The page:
The following is a guest post from Network for Good's CSO & COO, Katya Andresen. The article also appeared on Katya's Nonprofit Marketing Blog. And P.S., if you want a great example of a cause campaign that casts the audience as the hero of the story, check out Network for Good's partner Warner Bros. Entertainment, with DC Comics, and the "We Can Be Heroes" campaign (also featured on this blog).
Check out this fantastic video on the story wars.
Here’s the idea: We shape our understanding of the world through mythical stories. But our world has grown complex, and the myths that once served us well do not always provide the insights and guidance we need to navigate our world. Enter marketers, who have become our modern-day myth makers, for good or for ill. But many of their stories are manipulative and inauthentic. Jonah Sachs calls this the story wars - the fight to be heard in an era when the myths that were the foundation of our society have crumbled and the marketing messages that are their surrogates are starting to backfire.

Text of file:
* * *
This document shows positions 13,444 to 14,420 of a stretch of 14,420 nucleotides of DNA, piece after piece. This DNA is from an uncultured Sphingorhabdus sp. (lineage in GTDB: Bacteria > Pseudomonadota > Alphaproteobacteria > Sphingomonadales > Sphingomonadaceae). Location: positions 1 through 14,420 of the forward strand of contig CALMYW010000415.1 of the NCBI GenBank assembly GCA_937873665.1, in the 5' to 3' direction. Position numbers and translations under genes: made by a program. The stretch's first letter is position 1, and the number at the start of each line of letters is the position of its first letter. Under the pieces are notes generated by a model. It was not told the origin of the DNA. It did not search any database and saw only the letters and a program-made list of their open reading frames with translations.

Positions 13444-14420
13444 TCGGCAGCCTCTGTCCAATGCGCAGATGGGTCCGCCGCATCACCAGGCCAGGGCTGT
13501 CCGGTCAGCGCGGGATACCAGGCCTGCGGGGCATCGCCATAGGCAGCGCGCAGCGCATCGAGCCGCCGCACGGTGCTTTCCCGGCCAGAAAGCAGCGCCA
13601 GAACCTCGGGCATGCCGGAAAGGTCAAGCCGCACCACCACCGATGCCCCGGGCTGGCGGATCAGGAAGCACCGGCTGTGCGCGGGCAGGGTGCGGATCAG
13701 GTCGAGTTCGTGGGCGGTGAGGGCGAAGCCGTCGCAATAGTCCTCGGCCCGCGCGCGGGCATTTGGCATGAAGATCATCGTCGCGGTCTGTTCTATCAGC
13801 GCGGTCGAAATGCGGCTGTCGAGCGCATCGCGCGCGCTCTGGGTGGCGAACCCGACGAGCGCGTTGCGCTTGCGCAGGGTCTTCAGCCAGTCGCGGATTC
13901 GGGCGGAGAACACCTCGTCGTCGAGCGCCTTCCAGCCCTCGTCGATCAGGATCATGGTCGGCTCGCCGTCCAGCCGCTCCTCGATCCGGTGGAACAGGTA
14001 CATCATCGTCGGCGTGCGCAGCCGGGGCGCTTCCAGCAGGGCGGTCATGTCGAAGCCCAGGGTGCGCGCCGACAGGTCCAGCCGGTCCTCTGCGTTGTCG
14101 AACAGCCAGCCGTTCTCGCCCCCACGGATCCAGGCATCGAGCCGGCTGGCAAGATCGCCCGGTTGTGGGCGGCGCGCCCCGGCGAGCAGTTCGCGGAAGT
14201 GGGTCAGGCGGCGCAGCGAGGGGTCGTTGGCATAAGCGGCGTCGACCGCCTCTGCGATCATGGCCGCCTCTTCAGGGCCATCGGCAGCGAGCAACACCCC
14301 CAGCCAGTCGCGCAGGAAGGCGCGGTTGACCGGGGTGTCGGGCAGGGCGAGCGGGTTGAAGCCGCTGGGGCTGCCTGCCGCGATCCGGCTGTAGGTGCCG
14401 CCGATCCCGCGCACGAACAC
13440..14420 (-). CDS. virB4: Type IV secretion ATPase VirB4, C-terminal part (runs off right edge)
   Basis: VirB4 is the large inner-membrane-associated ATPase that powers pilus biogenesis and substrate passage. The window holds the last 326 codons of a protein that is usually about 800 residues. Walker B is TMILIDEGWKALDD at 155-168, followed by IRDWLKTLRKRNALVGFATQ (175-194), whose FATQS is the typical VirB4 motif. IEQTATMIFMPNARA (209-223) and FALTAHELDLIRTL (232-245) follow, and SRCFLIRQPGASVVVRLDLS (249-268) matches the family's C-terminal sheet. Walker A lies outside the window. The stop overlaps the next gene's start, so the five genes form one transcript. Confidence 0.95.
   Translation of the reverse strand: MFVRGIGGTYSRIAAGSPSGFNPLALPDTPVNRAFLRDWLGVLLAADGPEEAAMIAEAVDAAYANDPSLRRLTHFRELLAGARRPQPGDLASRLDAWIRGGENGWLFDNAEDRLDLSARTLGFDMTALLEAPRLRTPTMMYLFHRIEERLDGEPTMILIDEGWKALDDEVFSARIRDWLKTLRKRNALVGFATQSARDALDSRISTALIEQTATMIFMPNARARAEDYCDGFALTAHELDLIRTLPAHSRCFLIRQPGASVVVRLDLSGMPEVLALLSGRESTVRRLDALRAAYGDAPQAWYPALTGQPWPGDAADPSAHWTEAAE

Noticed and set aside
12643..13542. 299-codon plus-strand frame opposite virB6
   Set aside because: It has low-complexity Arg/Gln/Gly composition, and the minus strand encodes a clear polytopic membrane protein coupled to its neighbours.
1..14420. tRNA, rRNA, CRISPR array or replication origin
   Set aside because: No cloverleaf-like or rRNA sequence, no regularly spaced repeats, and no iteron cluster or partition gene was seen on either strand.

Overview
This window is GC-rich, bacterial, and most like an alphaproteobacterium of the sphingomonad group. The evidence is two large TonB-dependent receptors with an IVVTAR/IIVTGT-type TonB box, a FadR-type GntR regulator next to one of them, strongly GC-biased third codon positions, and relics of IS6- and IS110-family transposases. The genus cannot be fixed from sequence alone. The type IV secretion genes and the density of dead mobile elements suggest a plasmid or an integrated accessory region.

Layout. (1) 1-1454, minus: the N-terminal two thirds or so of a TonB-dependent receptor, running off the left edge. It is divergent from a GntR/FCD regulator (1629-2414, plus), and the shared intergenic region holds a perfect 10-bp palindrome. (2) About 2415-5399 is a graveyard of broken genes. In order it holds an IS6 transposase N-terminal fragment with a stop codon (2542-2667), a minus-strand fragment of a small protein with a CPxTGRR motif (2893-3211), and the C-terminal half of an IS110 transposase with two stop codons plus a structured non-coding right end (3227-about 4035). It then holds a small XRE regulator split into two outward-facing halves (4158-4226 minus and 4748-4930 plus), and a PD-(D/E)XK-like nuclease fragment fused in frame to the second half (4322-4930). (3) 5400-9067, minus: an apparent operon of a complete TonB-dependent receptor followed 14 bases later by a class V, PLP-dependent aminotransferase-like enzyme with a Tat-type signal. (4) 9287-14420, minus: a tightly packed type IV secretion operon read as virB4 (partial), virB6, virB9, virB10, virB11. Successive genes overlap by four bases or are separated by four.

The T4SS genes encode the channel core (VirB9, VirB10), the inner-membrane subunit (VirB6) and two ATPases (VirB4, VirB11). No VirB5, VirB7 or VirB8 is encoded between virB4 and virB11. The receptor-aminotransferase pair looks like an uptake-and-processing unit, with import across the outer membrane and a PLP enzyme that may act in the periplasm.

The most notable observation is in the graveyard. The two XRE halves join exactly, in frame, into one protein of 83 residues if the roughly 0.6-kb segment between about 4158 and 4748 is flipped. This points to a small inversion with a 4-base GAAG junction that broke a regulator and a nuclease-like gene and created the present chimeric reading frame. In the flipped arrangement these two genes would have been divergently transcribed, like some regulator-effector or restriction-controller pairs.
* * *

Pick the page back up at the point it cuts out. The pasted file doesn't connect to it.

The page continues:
So how do good causes enter the fray and provide the narratives that will move people in the right ways? Sachs cites marketing’s first great storyteller, John Powers’ advice—“Tell the Truth, Be Interesting, and Live the Truth.”
In his upcoming book, Sachs makes a heartfelt plea for “empowerment marketing myths” - myth-making that calls people to citizenship and to live their values. Iconic brands like Nike and Apple get it - and have broken through and touched hearts with the approach. He believes it is the way to get heard and make a better world.
He knows his stuff - he was the mind behind the Story of Stuff, in fact. So take a page from his playbook. Tell empowering stories that cast the audience in the role of the Hero. It’s what made our earliest stories great, and it’s what inspires us be bigger than ourselves.